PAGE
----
Growing up, I was reared to dislike anything nerdy and love sports. The rule of the house was “if you are not doing homework you have to be outside (practicing).” This kept me from experiencing things that many typical kids experienced, such as comic books. Throughout high school, I took pride in the fact that I was the farthest thing from a nerd. I steered clear of the comic geeks, theater people, and bookworms. Everything changed when I entered college. Freshman year I was slowly introduced to comics through my friends. By sophomore year, I was rooming with a geek and two suite-mates that knew their comics. I was taught about the different universes, superheroes, and themes throughout the comics. Now, I have respect and a small understanding about comic book fans. I still have never read a comic book outside of class but this may eventually change.
This may change in part to Y: The Last Man. The book created a pleasant and unique reading experience for me. While I was not a fan of the story, I was amazed with the implementation of the artwork. I was detached from the semi-apocalyptic plot and Yorick. Originally, I was detached from Yorick because he was unemployed, English major, and Magician. He is practically the opposite of what I am and plan to be. However, I kept disliking him more because I disagreed with his major decisions throughout the book. Yorick, fit many of the characteristics of the Trope “Mama Boy“. He was timid, weak, his father was gone, and obey his mother directions. He was under the control of 355 which can be viewed as an extension of his mother. He was not the stereotypical comic book protagonist. This big break from the stereotypical character interested me. It let me believe that there was a wide variety of characters in comics. I wanted to be able to relate to a character rather than despise him. The big break from the idealized comic book character presented in Y: The Last Man gave me hope that I will find a character that reflected my characteristics.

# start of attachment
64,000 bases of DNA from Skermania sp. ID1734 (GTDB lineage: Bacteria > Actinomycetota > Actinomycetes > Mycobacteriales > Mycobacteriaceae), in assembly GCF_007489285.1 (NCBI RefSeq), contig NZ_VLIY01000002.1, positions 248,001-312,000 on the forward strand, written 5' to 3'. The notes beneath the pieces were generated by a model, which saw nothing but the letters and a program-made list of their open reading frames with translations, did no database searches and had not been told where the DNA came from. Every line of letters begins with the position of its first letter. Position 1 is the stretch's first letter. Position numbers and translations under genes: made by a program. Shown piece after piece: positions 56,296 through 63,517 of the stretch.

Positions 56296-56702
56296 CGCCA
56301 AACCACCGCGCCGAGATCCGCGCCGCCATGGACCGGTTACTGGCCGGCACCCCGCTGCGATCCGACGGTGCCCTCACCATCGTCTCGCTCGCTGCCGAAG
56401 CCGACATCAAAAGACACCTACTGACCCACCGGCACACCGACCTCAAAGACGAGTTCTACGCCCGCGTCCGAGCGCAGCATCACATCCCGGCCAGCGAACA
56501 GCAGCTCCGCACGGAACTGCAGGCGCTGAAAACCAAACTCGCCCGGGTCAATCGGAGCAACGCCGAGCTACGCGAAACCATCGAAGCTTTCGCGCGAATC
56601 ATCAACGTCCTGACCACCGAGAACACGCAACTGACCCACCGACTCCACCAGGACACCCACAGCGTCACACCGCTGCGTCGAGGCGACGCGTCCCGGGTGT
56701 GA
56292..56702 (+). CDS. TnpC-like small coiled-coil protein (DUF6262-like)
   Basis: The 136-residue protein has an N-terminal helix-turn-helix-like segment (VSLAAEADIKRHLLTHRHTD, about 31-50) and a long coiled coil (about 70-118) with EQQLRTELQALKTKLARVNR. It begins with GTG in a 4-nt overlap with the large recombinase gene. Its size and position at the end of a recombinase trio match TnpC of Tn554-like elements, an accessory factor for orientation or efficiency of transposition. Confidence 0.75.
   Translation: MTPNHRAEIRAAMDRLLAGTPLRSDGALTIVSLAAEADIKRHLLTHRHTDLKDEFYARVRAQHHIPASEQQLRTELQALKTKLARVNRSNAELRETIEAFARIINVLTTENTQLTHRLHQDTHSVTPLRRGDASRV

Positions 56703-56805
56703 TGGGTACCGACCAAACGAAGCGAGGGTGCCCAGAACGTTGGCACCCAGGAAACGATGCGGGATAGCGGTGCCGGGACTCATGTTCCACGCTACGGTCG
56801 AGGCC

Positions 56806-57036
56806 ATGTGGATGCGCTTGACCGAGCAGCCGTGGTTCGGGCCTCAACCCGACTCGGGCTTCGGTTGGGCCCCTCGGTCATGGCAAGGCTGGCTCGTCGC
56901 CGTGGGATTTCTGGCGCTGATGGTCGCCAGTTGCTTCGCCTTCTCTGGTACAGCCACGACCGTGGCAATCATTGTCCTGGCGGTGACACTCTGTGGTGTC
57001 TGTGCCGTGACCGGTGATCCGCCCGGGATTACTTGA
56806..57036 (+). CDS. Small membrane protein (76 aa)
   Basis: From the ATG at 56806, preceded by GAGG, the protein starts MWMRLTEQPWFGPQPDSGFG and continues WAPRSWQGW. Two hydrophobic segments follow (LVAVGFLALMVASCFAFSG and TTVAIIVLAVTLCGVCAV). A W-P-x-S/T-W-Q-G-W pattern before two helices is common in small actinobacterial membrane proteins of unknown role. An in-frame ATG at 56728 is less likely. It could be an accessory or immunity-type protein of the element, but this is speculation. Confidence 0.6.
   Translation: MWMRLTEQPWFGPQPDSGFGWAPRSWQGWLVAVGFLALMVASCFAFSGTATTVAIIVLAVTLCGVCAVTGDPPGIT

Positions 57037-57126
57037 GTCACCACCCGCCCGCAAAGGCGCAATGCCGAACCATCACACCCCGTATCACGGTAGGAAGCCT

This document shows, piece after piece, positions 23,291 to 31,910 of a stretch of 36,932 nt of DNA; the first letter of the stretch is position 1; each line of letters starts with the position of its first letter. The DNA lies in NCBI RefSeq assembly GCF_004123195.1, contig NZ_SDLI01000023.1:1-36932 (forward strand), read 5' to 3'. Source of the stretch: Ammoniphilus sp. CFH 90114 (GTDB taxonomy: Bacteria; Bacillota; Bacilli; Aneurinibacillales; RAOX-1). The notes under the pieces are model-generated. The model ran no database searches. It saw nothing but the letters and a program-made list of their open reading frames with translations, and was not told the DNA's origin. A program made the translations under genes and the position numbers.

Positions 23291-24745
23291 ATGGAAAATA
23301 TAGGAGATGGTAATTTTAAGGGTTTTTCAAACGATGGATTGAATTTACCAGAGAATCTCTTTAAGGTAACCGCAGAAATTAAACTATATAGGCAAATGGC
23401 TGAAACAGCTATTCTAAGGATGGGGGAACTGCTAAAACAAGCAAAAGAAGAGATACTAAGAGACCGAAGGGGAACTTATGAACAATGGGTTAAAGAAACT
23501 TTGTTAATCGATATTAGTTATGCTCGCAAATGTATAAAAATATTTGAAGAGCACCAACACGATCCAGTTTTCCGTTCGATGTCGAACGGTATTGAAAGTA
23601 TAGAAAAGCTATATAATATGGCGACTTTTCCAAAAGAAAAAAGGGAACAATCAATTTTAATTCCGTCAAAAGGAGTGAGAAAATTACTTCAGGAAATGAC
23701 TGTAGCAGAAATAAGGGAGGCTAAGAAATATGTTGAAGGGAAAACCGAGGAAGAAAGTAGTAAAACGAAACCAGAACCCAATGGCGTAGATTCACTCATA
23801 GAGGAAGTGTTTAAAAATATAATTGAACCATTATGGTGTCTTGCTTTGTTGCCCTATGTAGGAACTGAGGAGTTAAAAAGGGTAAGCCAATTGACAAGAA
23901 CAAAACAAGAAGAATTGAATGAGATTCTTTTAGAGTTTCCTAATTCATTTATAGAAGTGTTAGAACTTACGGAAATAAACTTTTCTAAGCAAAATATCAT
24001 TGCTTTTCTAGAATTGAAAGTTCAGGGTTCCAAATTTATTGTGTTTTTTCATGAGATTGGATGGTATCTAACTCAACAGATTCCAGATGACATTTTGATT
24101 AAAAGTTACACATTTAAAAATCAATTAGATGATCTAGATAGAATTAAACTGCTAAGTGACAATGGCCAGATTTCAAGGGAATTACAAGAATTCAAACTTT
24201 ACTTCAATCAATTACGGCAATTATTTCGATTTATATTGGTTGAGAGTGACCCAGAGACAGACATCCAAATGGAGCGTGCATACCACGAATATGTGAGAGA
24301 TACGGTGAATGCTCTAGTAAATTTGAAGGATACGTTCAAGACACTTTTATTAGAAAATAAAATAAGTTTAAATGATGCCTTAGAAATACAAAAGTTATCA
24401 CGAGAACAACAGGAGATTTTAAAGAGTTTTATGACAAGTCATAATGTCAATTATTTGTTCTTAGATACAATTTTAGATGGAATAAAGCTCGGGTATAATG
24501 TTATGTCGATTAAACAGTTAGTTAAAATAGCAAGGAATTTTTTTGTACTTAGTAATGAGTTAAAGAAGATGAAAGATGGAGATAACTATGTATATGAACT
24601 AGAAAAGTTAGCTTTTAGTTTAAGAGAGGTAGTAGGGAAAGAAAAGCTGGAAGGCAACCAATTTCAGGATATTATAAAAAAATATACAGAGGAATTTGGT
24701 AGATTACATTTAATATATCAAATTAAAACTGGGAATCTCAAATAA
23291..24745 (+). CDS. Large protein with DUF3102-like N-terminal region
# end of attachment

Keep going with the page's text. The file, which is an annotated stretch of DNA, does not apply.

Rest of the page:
After reading Y: The Last Man, I was impressed with the artwork. Originally, I thought all comic book artwork paralleled the quality shown in Understanding Comics by Scott McCloud. The detail in Y: The Last Man added to the story and complimented the text. I was not overpowered by the art or the text. I believe that they “acted like partners in a dance and each one takes turns leading” (McCloud 156). I understood the story and was able to interpret parts for myself. The artist did a great job displaying emotions and feelings through the character’s faces. He added just enough detail to allow the viewer to interpret the emotion displayed, without the characters being overly realistic. The book was relaxing to read because the story was well presented through both words and text.
While researching “adult” comics that I may eventually read, blocking The Dark Knight Returns forced me to search for another book. The Dark Knight Returns was suggested to me by my roommate as one that I may enjoy. In researching comic books, I came upon The Walking Dead. Originally, I thought this was a television show that came on AMC. I was familiar with the show because my suite-mate Matt, watched every episode. I liked the show but hated the gore displayed. After reading a few summaries, I realized the show paralleled the book quite well. What made me want to read the book, rather than watch the TV show is the depiction of violence. In comic books, McCloud said much of the violence happened “in the gutter” or between panes. This allowed the viewer to interpret and visualize what occurred. I would find this easier because I would not visualize the violence and gore like the show did. In addition, I could relate to Rick Grimes, The Walking Dead‘s main character, more than Yorick. He was a common man, who became the leader of the group. He had fears and flaws but was forced to overcome them to be the ideal leader. I believe The Walking Dead is a comic I could eventually read because I am familiar with the story, can relate to the characters, and reduce the violence.